Key Characteristics and and Concepts of: Humanistic, Psychodynamic and Cognitive Behavioral Theories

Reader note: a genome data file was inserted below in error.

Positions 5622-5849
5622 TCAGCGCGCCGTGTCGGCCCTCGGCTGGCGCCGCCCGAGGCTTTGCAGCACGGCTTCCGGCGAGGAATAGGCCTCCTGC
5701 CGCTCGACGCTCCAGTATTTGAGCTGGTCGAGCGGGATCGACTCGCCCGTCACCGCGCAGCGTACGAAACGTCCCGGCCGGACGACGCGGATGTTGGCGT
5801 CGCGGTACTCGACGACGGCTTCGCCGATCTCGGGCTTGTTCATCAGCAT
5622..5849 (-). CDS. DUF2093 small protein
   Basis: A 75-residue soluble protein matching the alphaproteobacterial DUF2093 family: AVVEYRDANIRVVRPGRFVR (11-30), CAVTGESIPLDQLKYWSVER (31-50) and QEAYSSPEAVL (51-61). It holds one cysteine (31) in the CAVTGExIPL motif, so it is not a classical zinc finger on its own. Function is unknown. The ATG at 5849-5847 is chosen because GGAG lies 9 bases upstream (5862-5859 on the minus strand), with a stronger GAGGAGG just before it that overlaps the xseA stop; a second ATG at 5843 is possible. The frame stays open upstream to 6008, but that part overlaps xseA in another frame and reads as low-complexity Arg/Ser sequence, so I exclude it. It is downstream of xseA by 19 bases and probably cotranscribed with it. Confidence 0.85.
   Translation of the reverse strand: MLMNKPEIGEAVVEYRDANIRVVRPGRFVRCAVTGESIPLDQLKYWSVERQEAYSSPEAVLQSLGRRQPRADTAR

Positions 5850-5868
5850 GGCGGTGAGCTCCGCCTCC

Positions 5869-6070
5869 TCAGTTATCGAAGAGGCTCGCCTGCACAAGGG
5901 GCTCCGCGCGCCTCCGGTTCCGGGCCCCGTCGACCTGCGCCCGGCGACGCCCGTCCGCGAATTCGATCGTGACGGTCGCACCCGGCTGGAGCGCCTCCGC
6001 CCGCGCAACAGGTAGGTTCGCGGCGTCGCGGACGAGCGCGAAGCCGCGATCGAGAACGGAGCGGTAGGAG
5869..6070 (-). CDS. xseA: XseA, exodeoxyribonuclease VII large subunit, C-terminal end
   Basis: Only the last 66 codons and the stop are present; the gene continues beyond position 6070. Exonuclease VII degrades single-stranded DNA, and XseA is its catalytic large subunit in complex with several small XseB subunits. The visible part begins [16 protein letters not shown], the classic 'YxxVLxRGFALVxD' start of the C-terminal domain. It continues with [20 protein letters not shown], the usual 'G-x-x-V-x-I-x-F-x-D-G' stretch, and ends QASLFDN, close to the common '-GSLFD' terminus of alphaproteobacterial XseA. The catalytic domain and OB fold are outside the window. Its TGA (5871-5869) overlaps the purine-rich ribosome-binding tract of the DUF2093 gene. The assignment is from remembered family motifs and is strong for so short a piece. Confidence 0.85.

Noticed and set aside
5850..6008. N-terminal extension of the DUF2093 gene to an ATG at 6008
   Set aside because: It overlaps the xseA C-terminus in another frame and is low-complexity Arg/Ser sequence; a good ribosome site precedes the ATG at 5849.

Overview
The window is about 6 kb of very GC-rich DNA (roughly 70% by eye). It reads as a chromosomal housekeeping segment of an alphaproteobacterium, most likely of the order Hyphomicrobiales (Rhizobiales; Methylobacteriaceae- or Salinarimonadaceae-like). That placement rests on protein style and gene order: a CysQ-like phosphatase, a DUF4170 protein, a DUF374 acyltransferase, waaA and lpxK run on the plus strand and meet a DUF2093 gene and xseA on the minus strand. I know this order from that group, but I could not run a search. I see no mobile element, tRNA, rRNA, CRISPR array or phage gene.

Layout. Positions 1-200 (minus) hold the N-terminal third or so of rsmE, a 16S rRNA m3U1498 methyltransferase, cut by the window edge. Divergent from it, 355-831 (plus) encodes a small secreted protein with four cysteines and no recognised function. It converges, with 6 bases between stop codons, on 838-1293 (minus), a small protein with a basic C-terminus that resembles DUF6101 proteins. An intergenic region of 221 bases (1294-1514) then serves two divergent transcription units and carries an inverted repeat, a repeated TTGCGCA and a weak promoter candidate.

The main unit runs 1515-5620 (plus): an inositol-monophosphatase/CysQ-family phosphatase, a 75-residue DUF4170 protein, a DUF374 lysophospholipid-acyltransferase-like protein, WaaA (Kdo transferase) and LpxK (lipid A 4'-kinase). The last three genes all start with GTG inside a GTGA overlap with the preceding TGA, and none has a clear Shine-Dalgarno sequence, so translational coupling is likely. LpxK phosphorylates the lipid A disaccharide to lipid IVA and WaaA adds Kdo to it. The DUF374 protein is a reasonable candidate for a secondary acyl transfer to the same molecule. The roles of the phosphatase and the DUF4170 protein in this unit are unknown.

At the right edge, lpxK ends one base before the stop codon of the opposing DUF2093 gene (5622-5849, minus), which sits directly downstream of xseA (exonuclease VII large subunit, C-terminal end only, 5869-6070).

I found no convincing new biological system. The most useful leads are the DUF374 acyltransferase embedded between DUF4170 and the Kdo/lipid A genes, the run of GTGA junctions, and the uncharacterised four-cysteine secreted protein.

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Explain the key characteristics and concepts of: Humanistic theory Psychodynamic theory Cognitive – behavioural theory Humanistic theory The humanistic approach began in response to concerns from Carl Rogers and Abraham Maslow. They believed that existing theories (psychodynamic) failed to address issues like the meaning of behaviour adequately. However instead of variations of the psychodynamic approach a new approach was created. It was designed to be a non- judgmental, non-directive approach to therapy. It emphasizes the three core conditions- unconditional positive regard, empathy and congruence. Rogers believed that there is good in everyone and that everyone has the ability to flourish. By using these three conditions it is believed that this would aid the persons’ ability to fulfil their potential, thus reaching self-actualisation (Maslow’s hierarchy of needs). This therapy explores feelings and experiences as they occur, in other words what is in our conscious awareness. As it focuses on conscious experiences it is able to help a person have a healthy transition from reactionary behaviours to thoughtful actions. It reflects the clients feelings back to them. Psychodynamic theory The psychodynamic approach was founded by psychologist Sigmund Freud. Psychoanalysis was the original psychodynamic theory but the psychodynamic approach as a whole is based upon theories from his ideas. These came from Jung, Erikson and Adler. Freud’s main theory was that the psyche was structured in three parts, the ID, ego and the super ego. Therapists believe that the motives for our behaviours and personality are determined through psychosexual and psychosocial development. It is believed in particular that in our very early years (before the age of 5) plays a large part in this. The way children are treated by their parents helps form adult behaviours.
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